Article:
One could be forgiven for thinking that the Payment Card Industry Data Security Standard – PCI DSS – applies primarily to payment gateways. After all, they are the ones that handle all data and process transactions on customers’ behalf.

This however is not entirely correct as PCI DSS applies to any entity which in some way or another processes, stores or transmits credit card data. This definition widens the scope of PCI DSS significantly and incorporates merchants, software suppliers, IT support suppliers, data storage entities and any other third party with whom clients share their data. Understanding the intent of PCI DSS and its requirements helps determine obligations and compliance requirements.

A common misconception is that encryption is the silver bullet to all PCI problems. Despite it being a requirement, and a very important one, encryption is only one of a number of technical and procedural controls that one has to implement to achieve full compliance.

Encryption as a requirement is also more complex than merely making data unreadable since PCI DSS mandates strong encryption algorithms, encrypting the keys that encrypt the data, rotation of encryption keys, split knowledge of passphrases and much more. Without wanting to make compliance seem like an impossible feat, one should not underestimate the complexity and resources required to successfully follow through this project.

The PCI standard is made up of 12 high-level requirements, each split into sub-requirements. Well over 250 sub-requirements make up the PCI DSS. With so many requirements, ensuring that the project is adequately scoped is of paramount importance. ‘Scoping’ is the process of identifying those systems which process, transmit, or store credit card data and to segregate them from other systems thereby defining what is termed the ‘cardholder data environment’. It therefore follows that the narrower the scope of the cardholder data environment, the less complex and expensive efforts to comply with the requirements.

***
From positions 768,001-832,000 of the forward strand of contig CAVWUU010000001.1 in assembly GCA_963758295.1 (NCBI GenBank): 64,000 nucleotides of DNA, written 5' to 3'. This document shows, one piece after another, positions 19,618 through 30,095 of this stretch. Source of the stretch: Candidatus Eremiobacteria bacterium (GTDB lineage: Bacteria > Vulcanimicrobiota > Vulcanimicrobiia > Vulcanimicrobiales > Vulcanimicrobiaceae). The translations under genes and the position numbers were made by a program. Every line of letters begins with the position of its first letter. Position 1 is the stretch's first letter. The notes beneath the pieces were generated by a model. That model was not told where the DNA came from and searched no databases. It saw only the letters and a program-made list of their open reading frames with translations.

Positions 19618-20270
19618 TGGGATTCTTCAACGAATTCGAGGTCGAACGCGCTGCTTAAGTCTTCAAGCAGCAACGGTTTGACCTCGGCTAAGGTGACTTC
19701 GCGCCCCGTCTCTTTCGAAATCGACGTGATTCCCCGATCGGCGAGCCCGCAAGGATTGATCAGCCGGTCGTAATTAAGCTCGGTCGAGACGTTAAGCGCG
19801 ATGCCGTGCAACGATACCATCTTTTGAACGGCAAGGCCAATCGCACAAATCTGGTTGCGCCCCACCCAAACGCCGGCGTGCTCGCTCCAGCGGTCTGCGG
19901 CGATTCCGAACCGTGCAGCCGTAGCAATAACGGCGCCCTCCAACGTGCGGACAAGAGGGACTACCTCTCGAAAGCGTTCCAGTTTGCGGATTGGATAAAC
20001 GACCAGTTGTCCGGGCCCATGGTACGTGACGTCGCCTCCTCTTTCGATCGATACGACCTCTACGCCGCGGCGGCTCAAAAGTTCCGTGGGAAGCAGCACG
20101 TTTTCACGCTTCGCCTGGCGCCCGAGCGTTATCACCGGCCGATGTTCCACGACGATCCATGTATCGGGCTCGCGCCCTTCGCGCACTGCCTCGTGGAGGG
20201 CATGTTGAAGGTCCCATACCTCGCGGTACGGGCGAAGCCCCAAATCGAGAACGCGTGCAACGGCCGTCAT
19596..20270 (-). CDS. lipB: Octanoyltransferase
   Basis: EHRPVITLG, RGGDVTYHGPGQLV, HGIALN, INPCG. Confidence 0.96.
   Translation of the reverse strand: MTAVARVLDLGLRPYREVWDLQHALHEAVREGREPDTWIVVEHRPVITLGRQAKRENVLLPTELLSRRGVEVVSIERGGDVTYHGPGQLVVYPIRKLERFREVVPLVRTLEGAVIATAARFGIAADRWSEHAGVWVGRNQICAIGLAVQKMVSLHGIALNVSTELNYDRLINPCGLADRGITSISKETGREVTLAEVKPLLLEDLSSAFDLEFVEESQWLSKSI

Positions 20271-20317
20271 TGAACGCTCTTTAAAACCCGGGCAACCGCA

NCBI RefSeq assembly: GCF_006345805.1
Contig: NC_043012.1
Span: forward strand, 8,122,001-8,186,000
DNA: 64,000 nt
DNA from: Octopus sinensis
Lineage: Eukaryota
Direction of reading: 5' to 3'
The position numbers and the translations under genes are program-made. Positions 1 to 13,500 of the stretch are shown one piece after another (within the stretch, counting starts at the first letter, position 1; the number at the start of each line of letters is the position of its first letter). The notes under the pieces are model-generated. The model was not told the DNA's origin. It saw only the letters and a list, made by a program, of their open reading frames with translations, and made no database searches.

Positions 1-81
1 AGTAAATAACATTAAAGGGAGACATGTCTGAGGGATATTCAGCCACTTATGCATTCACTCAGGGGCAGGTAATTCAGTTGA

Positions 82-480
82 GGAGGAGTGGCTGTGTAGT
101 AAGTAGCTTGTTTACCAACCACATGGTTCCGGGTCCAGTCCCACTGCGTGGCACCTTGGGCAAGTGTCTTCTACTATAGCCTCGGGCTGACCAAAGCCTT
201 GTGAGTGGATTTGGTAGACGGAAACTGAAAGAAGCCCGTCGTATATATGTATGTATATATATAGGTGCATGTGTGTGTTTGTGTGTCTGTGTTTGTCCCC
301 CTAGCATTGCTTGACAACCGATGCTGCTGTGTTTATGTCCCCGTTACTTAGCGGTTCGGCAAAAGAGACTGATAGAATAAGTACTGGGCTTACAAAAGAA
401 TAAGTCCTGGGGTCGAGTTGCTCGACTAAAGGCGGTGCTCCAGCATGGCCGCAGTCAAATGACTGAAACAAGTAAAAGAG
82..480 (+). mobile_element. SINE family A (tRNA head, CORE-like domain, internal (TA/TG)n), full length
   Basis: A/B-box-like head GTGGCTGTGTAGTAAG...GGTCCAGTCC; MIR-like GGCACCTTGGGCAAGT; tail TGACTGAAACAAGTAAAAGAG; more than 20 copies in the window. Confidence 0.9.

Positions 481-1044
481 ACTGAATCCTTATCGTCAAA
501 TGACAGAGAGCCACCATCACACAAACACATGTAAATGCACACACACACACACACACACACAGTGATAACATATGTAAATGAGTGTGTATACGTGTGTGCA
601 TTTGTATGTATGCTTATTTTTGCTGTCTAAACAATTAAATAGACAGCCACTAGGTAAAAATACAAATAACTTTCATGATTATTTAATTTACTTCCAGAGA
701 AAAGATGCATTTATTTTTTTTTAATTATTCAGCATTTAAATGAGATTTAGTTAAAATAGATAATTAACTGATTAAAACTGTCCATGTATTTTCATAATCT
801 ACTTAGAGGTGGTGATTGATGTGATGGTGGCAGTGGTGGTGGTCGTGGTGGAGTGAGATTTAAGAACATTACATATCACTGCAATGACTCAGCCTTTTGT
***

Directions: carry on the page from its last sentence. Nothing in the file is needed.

Merchants and service providers are classified into categories and credit card brands have laid down validation requirements for each. These categories are based on the volume of transactions and type of processing carried out. In other words, not only are you expected to comply with all the requirements of PCI DSS but you also have the obligation to validate your compliance annually, either through a self-assessment questionnaire or through an onsite assessment carried out by an external Qualified Security Assessor.

One of the common stumbling blocks for companies attempting to comply with PCI DSS is undoubtedly related to the application software in use. In most cases, the software is a critical component in running a successful operation and, rightly so, companies go to great lengths and expense to ensure that these systems never break down and continue to provide a reliable service to their users. However, very little of the existing software in use today meets all the requirements of PCI DSS.

In order to satisfy such stringent requirements, application software would have to be updated. However management is usually not keen on changing what is not broken, especially when the software is a legacy system. There are also cost factors to consider, not to mention potential disruption of operations. Things get even more complicated and costly if the software has not been developed in-house but acquired through a software supplier. In such cases, it is the responsibility of the software supplier to ensure the software is PCI compliant.

The downside however, is that you cannot achieve full compliance until your supplier implements all the changes required to meet the applicable requirements of PCI. This applies to any service which is considered to fall within the scope of PCI.

Last year saw some changes in the PCI standard. While most have been improvements to existing requirements in an attempt to clarify any interpretation issues, other requirements have been made more specific and consequently more detailed.

Whether you are re-validating your compliance status or just starting your compliance efforts, the new version is out and has been effective as of January 1. However, entities will be allowed to use the older version up until the end of this year.

Mr Axiak is a director of Kyte Consultants Ltd and a Qualified Security Assessor.

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